The voices wishing to be amplified at Amply Your Voice.com are no doubt backed up by sincerely held beliefs. The problem is, “sincerely held” does not necessarily equate to rational. Case in point:  “10 Arguments in Favor of Pro-Choice Policy.” Let’s begin with the first point which is actually #10:

10. Laws against abortion do not stop abortion; they simply make it less safe. The number of women who get abortions does not change when it goes from being legal to illegal, or vice versa. The only thing that changes is more women die. Every year, 78,000 women die from unsafe abortions.

With all due respect, this is propaganda. The 78,000 figure is cited with no supporting data, but it’s interesting to note that Amplify is claiming this number while abortion is legal. If legal abortion is safe (for the mother) and abortion is currently legal, then why are 78,000 women dying from abortion “every year” according to Amplify?

In 2006 I had a phone conversation with ex-abortionist turned pro-life advocate Dr. Bernard Nathanson who stated that the popular pre-Roe figure of 10,000 annual maternal deaths was simply manufactured out of thin air by the pro-choice community (of which Nathanson was then an active participant). The truth is no one knows how many illegal abortions took place (for the obvious reason that no one was reporting illegal abortions) but the pro-choice “estimate” of abortion related maternal deaths has now obviously inflated by a factor of 7.8! This is an absurd number; useful only for pro-choice propaganda.

Although we don’t know how many illegal abortions took place, we do have a reasonable estimate of how many maternal deaths were attributed to illegal abortion in the years leading up to Roe.

According to the National Center for Health Statistics, there were roughly 1,350 such deaths in 1941. Due to the introduction of Penicillin in the 1950’s the figure had dropped dramatically to less than 200 by 1965 and continued to drop to under 50 by the time Roe v. Wade was argued. Did you catch the disparity? Those interested in keeping abortion legal are now casually claiming that 78,000 maternal deaths occur annually due to illegal abortions, when, in reality, the number was well under 50 by the time Roe was argued!

“Law’s against abortion do not stop abortion.”

Obviously true. Hardly surprising. Laws against speeding do not stop Mario-Andretti-wanna-be’s from flying past me on the freeway.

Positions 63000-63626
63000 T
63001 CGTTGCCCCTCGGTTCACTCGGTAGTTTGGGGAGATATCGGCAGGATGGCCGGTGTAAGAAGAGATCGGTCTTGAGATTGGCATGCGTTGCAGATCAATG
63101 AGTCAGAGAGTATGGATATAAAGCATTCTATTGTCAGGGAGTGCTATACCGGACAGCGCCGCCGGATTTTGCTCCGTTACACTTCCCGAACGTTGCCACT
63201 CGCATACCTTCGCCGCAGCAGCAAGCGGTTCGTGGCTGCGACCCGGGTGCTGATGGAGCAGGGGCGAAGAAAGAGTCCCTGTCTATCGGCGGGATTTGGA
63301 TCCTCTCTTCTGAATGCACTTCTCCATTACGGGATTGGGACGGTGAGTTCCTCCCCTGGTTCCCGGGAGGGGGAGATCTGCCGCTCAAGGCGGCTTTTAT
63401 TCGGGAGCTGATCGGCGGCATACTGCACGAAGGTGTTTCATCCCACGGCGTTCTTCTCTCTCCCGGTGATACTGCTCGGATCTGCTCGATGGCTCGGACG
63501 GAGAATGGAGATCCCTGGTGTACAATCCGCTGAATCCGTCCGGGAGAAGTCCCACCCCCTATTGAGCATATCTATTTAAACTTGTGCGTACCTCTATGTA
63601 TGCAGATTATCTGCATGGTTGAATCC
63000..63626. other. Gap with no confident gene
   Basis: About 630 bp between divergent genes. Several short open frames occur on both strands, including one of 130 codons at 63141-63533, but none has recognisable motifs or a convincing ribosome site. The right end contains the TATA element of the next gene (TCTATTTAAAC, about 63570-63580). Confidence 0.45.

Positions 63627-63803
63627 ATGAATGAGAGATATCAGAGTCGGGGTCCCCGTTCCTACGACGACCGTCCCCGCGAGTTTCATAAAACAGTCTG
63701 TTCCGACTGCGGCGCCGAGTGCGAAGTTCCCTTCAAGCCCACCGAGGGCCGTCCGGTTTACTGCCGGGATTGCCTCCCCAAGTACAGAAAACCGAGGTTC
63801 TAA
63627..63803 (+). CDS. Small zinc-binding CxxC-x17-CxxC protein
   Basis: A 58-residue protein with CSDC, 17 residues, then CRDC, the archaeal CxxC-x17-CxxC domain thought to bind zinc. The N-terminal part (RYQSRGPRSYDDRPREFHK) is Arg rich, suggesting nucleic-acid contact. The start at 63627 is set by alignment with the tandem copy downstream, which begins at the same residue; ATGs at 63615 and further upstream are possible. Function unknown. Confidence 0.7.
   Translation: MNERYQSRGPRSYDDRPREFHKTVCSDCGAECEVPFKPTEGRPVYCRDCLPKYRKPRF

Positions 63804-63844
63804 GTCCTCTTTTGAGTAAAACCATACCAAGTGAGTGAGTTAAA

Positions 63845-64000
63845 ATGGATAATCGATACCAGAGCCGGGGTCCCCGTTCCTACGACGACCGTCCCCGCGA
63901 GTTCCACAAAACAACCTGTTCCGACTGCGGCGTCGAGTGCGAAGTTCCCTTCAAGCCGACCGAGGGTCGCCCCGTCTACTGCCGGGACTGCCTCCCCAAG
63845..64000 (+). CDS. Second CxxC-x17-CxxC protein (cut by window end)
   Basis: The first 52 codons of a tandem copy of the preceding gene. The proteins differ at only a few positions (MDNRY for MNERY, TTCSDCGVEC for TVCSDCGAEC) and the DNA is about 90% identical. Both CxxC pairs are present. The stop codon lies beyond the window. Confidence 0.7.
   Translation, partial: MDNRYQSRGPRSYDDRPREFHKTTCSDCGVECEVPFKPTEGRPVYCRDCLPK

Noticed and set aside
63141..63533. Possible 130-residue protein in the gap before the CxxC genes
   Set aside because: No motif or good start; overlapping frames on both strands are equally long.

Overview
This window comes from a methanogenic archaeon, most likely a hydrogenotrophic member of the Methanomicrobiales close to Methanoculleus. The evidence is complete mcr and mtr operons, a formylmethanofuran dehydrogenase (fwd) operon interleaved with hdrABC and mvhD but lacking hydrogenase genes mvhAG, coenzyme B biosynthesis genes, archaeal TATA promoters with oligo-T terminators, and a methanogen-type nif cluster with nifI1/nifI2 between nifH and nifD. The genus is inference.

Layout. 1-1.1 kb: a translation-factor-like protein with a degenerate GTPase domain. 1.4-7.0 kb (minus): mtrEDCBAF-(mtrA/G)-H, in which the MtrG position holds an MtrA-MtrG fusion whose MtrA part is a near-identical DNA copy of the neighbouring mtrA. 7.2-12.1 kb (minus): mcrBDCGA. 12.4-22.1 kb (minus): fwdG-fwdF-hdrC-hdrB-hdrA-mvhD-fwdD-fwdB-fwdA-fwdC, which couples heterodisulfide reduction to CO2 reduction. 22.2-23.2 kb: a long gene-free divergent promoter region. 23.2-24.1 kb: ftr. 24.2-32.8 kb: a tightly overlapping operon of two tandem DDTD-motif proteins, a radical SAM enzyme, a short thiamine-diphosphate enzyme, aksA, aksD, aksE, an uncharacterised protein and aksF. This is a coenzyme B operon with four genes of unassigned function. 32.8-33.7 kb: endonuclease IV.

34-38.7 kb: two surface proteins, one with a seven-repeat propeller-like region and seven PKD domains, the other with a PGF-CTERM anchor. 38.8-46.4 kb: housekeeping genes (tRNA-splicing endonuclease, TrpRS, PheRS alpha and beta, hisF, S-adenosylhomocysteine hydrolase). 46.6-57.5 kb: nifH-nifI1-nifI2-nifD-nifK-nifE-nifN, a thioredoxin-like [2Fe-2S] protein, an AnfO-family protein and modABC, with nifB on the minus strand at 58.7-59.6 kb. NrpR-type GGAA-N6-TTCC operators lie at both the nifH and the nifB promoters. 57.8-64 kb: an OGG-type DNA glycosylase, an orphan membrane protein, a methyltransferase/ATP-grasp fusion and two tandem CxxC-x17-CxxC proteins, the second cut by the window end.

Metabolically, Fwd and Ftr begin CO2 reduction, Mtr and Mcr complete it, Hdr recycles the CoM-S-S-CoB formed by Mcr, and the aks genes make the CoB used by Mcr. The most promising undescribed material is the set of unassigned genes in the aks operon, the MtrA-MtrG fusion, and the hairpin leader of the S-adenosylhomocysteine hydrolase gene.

Laws against murder have not put serial killers out of business. If we could stop vice simply by passing laws, then we should be living in utopia.

The number of women who get abortions does not change when it goes from being legal to illegal, or vice versa. “

This is where a “my-stats-are-better-than-your-stats” tit-for-tat begins – except that Amplify provides no stats to support their claims. I deal with this topic in my book Compelling Interest (which will be released in the Fall of 2012 – the link, by the way, is for an earlier version audio book). It comes down to whose stats are we going to believe?

In his exhaustive book, Dispelling the Myths of Abortion History, (Carolina Academic Press, 2006) Villanova law professor Joseph W. Dellapenna methodically shreds this and other abortion myths that have been promoted as fact by the pro-choice movement for decades. Dellapenna’s research demonstrates that the modern origin of many of these now popular abortion myths goes back to the pro-abortion-agenda-driven research of a New York University law professor named Cyril Means Jr.

Over the course of more than 1,200 pages, Dellapenna shows that Means’ research was “seriously deficient even based on the evidence Means himself presented.” (Dellapenna, p. xi) Factual inaccuracy did not stop Sarah Weddington from relying heavily on Means’ research, however, in her pro-abortion arguments before the Supreme Court in Roe v. Wade. And it also did not stop Harry Blackmun from perpetuating Means’ errors as he wrote the Roe majority opinion.